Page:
The internet doesn’t need to be so overwhelming

The thing about the internet is everyone is an expert, and everyone has great advice, and almost all of it is mostly “helpful.” But it can be hard to know just how (or who) you have to be to succeed.

Everyone knows we’re not naturally endowed to survive. We’re not good enough on our own. Are you kidding me? We need Lifehacker and that list of 10 places we must poop before we die, and … well, you won’t believe what this rapist said to his victim, and her response was so perfect, if this 10-second video doesn’t make you cry you have no pulse.

Before the internet, we were practically painting our cave walls with our own shit.

But the only way to keep one’s head from exploding from the choices is to make a few decisions every day. Take what works and forget about the rest. (Do you see how I’m giving you advice about advice? Stop me before I hurt myself.)

And you can almost do it at random — because, no matter what you choose today, you’ll be too distracted tomorrow by The Things That Matter to remember it anyway.

For example, I found this recent bit of advice to be indispensable. 

Jill Cooper’s method is a lot like my own — matching up the folded-over corners before attempting the lateral folds — but hers is easier and quicker, stuffing the corners into each other, making the whole piece much smaller, before you need a flat surface for the folding.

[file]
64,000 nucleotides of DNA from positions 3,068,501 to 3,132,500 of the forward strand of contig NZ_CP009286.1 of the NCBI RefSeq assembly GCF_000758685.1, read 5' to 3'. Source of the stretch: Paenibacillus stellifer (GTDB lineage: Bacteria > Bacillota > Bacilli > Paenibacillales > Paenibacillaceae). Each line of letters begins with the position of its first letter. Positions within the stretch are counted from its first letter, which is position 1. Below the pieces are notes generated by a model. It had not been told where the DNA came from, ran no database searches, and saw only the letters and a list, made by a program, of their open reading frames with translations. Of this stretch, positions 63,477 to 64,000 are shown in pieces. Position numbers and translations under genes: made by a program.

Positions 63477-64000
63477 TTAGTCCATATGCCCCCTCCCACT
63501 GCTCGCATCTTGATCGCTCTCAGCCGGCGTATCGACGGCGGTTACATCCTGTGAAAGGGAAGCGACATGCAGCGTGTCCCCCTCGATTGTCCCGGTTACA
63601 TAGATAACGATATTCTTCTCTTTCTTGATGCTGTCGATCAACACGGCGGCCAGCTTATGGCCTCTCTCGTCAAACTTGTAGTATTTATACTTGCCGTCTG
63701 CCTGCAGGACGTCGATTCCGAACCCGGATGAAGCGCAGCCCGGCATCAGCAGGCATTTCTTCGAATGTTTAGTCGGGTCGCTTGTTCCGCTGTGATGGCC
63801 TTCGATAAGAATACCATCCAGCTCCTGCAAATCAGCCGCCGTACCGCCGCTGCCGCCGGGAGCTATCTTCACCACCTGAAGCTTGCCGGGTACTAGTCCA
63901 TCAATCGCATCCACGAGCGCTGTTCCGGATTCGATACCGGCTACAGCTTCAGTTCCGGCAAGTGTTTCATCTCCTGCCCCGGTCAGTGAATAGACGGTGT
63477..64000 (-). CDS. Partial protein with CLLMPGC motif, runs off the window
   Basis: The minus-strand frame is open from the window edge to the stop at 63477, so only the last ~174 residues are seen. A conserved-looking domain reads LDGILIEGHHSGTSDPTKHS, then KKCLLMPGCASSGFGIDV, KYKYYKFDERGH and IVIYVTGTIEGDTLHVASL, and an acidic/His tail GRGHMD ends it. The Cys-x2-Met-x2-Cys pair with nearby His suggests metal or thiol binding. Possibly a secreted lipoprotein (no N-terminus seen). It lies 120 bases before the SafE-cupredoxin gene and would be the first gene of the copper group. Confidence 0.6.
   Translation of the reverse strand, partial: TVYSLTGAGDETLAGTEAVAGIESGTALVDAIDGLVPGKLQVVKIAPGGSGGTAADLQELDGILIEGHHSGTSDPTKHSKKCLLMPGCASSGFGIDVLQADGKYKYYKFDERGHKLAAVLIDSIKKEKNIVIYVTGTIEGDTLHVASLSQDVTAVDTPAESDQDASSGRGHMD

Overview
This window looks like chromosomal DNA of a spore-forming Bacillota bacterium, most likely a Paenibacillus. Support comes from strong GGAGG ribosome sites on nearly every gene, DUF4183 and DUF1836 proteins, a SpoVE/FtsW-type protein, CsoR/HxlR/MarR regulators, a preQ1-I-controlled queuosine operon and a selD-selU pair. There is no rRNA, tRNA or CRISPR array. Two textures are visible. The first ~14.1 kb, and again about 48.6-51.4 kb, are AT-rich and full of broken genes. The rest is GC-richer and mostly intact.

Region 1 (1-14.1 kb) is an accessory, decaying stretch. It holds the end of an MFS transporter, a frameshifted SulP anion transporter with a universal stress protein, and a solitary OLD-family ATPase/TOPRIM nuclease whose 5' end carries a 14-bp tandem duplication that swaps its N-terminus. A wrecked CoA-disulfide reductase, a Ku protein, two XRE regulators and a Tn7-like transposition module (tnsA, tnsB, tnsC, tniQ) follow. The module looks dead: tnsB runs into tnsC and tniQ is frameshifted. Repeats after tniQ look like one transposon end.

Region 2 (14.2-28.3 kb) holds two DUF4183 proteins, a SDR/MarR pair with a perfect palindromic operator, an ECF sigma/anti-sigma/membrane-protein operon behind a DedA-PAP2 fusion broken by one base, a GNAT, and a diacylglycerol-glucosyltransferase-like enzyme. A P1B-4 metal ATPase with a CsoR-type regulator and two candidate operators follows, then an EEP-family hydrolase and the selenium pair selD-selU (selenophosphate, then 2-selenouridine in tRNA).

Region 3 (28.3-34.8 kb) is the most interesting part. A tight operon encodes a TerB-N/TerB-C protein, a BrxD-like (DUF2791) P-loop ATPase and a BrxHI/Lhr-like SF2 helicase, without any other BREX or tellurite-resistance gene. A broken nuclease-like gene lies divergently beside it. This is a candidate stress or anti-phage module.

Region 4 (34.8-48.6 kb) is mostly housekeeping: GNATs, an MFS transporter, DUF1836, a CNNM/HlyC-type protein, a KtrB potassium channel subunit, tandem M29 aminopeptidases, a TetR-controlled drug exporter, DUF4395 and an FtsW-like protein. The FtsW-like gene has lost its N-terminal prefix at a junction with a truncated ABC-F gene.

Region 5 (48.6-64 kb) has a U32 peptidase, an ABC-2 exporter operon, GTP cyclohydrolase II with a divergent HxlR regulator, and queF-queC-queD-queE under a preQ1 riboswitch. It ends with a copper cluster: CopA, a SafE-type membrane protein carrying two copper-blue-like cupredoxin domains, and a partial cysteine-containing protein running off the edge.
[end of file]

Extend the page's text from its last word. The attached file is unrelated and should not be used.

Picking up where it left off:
Thank you, livingonadime.com.

 Buy you know what doesn’t work for me? How to roll up my sleeves.


I can see how you’re trying to enjoy your contrasting cuffs. It’s a noble attempt to create some kind of purpose for that precious detail. But, you know what? The resulting stripe across your bicep just looks like a mistake. I’m going to stick with my pedestrian two-and-a-half cuff roll and take my chances in the world.

Years ago, I thought we had reached the apex of prescriptive lifestyle claptrap with Queer Eye‘s “zhoozh,” but I saw soon after that I was quite wrong.

I mean, get a load of this smug kid and his apples.

I refuse to believe that the apple core is a myth. And even if I’m wrong, I’m totally OK with that. 

So, chalk one up for Miss Jill. And screw you, ruelala.com. And whoever you are, kid — you can eat your apples “like a boss,” and I’ll avoid getting the ovary membrane stuck between my teeth and passing seeds through my digestive tract.

But there are some bits of superfluous advice that become addictive. No matter how useless they are to me, I just can’t quit them.

For example, there’s this t-shirt-folding technique that I just cannot master, no matter how many times I try. I can disassemble and reassemble a toilet. I can sew new pockets into my pants. But heaven help me if I can fold a t-shirt.

Well, here … see what I mean?


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the untallied hours

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